Friday, January 04, 2013

Friday Find, January 4th

Each Friday we highlight a wine from the Northwest that we think is a real "find." By find we might mean that it's a steal, as all of these wines we'll feature weekly are at or under $20. We might also mean "Hey, you really need to go find this" and it might be a wine that we feel not enough people know about. In any case, with the weekend pending we're hoping to help you "find" a wine to kickoff the weekend right. We'll tell you a little bit about the wine and try to help you track it down here in the Northwest.

The world we live in changing and no one seems to be really all too concerned but me, or me and a few other people on I'm talking about French Burnt Peanuts. The delicious snack that is apparently French in origin. They're disappearing  or rather, they've already disappeared. You cannot find them anywhere in this town. This is Seattle for god's sake. You can find 100 different kinds of sake, or soy sauce or curry. You can find exotic lotions, potions and commotions. You ain't gonna find no French Burnt Peanuts. 

How does a beloved snack like that just dry up? They're peanuts, with some sort of French coating. Peanuts, last I looked are doing just fine. They're still showing up in Cracker Jacks, Fiddle Faddle and those tiny little airplane bags. Peanuts are not the problem. Here's a whole study about the health of the American peanut industry, or at least the Georgia peanut industry, so you can extrapolate that American peanut people are also doing dandy.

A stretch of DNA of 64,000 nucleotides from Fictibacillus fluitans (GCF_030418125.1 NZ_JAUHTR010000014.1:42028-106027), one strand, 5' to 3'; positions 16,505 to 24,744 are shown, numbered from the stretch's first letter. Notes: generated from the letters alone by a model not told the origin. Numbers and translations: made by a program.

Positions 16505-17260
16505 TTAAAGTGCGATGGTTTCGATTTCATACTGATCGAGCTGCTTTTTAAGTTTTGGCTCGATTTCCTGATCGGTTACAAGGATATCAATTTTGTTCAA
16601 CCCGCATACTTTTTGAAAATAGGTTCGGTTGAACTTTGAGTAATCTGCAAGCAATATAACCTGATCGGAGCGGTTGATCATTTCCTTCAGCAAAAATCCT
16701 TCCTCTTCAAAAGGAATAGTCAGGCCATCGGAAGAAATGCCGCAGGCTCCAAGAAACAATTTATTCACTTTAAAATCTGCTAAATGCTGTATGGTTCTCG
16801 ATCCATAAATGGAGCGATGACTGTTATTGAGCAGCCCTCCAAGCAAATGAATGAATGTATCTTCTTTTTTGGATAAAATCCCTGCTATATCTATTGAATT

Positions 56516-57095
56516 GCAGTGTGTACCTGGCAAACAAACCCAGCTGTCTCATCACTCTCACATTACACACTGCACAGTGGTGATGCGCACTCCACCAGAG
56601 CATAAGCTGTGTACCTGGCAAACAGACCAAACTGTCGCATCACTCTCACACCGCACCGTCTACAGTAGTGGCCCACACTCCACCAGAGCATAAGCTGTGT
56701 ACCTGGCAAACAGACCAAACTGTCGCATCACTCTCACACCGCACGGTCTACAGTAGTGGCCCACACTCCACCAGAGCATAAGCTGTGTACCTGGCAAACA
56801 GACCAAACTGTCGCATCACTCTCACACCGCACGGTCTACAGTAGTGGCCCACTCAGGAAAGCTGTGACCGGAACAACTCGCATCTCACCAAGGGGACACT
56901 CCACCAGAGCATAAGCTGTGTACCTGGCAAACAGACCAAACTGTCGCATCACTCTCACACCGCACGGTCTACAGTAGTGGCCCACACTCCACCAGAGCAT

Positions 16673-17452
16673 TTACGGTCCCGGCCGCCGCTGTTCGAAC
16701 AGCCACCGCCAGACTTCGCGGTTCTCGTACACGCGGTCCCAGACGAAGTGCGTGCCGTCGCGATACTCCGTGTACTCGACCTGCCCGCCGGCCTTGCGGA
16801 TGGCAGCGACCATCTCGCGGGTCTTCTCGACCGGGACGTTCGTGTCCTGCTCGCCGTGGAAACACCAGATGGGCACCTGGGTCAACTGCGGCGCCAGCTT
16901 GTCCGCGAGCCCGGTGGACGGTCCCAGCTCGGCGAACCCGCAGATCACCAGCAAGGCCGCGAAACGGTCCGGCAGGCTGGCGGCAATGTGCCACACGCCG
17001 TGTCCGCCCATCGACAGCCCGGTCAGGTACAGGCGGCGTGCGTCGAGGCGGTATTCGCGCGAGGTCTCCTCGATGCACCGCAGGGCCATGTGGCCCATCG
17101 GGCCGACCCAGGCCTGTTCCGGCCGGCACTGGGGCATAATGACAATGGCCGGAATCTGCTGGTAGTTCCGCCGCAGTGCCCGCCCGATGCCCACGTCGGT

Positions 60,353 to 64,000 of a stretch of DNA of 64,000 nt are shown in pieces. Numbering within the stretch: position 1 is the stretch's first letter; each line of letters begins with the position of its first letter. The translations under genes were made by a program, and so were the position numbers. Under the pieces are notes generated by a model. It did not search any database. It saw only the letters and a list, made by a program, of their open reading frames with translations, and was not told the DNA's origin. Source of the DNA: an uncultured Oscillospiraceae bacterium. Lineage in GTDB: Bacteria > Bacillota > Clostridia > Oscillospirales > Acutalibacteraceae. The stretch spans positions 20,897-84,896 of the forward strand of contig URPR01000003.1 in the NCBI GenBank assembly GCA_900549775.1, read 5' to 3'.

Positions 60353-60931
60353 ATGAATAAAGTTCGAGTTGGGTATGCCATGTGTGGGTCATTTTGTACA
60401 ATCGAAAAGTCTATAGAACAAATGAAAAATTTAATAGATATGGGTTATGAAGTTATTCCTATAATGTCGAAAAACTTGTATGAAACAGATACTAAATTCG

Perhaps it's the French? Perhaps they've decided to stop burning their peanuts? Is this some sort of fallout from that whole "Freedom Fry" movement? Like a revenge deal? I mean, the real mystery here, or at least the other mystery, because frankly the real mystery to me is where did they go, but what are they even? That's the other mystery. Well, here's the thing. Nobody knows. Only perhaps the French, and that's why we can't recreate any Freedom Burnt Peanuts on our own.

What you will find is a link like this, with other lost souls looking and longing.  Folks from Corpus Christi, Texas to Melbourne, Florida to Zip Code 97321, which it turns out is nearby Albany, Oregon. I see that I can buy them online but why aren't the on the shelves of American stores? Why? What is behind this French Burnt Blight? Join me in asking these tough questions, call your congressman or congresswoman. Let's get to the bottom of this.

In an effort to lift my spirits and drown my sorrows I offer today's Friday Find. From the Columbia River Gorge, on the Washington side. Domaine Pouillon makes a handful of different wines, and all of them are very good, the Gewurtraminer is amazing. The Black Dot is a "kitchen sink" blend that really kind of throws the rule book out the window. A blend of mostly Grenache, Zinfandel and Syrah, as well as some Cabernet, weird right? This particular wine is a non-vintage blend, but I hear that the 2010 wine is also out there as we speak. Domaine Pouillon uses the Black Dot as a fun blend, approachable certainly as a wine but in the $18-20 price range as well. The wine like all of the Pouillon stuff I've had has a real authenticity to it, aromatics of fennel, herbs and black cherry and a freshness to the palate that carries with it black fruits, savory spice and earth. Winemaker Alexis Pouillon has a very French sounding name, maybe he knows what happened to all those French Burnt Peanuts.


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